When you’re focused on writing grant proposals and trying to secure awards for your nonprofit, it can be really easy to zero in solely on your proposal. You worry about how well it’s written, whether or not your budget is easy to read and understand, if you forgot any typos, or if you’ve crafted solid arguments to make your case to the funder.
And don’t get me wrong. All of that is important.
But in your effort to really nail the proposal it is oh so easy to overlook some sneaky issues which can totally derail your efforts to get a grant. And sadly, most of them have little to do with the actual grant proposal document. Ignore them, though, and it won’t matter how well-written your grant proposal is. Grant makers will still see the underlying weakness and may pass over your organization for funding.
Here are the top 5 problems I see underlying most unsuccessful grant programs/strategies:
Never looking at the programs themselves
Listen, if you haven’t taken a hard look at how your programs are structured and how they actually operate then you may be dead in the water before you ever get started. Before you spend time writing a proposal or even a letter of intent, make sure that your programs are going to look like good investments to potential grant makers. You can do this by evaluating them on the same criteria that the funders themselves will look at:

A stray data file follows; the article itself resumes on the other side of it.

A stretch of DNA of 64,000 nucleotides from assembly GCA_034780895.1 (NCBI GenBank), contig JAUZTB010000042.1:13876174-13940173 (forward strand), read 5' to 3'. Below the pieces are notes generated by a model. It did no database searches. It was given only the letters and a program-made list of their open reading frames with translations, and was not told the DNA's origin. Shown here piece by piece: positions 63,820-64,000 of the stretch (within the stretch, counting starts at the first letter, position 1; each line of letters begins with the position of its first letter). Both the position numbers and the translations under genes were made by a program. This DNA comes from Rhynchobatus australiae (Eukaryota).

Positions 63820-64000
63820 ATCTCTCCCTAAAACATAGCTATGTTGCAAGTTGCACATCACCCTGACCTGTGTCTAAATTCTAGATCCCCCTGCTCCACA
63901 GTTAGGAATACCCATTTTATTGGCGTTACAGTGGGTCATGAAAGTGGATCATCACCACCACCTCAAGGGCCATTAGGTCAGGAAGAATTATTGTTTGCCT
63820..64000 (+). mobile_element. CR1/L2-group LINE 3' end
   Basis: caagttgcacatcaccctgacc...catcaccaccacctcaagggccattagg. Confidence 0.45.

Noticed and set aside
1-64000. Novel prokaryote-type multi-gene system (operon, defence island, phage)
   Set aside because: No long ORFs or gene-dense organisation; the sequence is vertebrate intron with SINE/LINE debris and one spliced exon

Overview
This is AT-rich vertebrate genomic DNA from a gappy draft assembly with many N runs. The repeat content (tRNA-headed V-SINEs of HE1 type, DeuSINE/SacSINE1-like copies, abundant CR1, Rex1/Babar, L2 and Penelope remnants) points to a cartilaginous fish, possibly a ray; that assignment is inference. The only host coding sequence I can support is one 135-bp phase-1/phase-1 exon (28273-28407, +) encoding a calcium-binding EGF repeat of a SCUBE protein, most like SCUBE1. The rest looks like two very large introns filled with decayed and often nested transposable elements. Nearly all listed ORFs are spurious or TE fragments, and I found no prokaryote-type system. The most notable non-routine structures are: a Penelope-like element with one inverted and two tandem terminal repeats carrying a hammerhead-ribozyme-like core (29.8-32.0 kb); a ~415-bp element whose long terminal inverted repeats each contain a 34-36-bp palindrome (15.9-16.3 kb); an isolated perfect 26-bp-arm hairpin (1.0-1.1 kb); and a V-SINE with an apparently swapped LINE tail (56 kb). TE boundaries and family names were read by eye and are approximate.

- Is there a need for the program? Can you prove it?
- Is the program itself efficient in how it is delivered to the community?
- What are the goals, objectives, and outcomes of the program? Are they measurable?
- How will you collect data that clearly demonstrates these outcomes?
- Do you have a strategy for ongoing evaluation and iteration of the program?
- Is the program design and evaluation method based on best practices or on successful models which you’ve replicated?
I primarily work with arts and culture organizations. I do that because I genuinely love the arts and I believe in what they do. But many arts organizations are spectacularly bad at strategically approaching the items I outlined above.
And I get it. For many, many years it worked just fine to include ticket sales or attendance data and some warm, fuzzy stories about kids in your grant proposals and you would probably get that award. But things have evolved and if arts orgs want grant funding, they are going to have to evolve, too.
Today, you can still include great anecdotal stories and low-level data about attendance and ticket sales. But you better also include some more sophisticated data that deals with some of the items above as well. And this doesn’t just apply to program or project grants. Funders will still be looking at how sound your programs are even if you’re going after operating funds.
Never changing your programs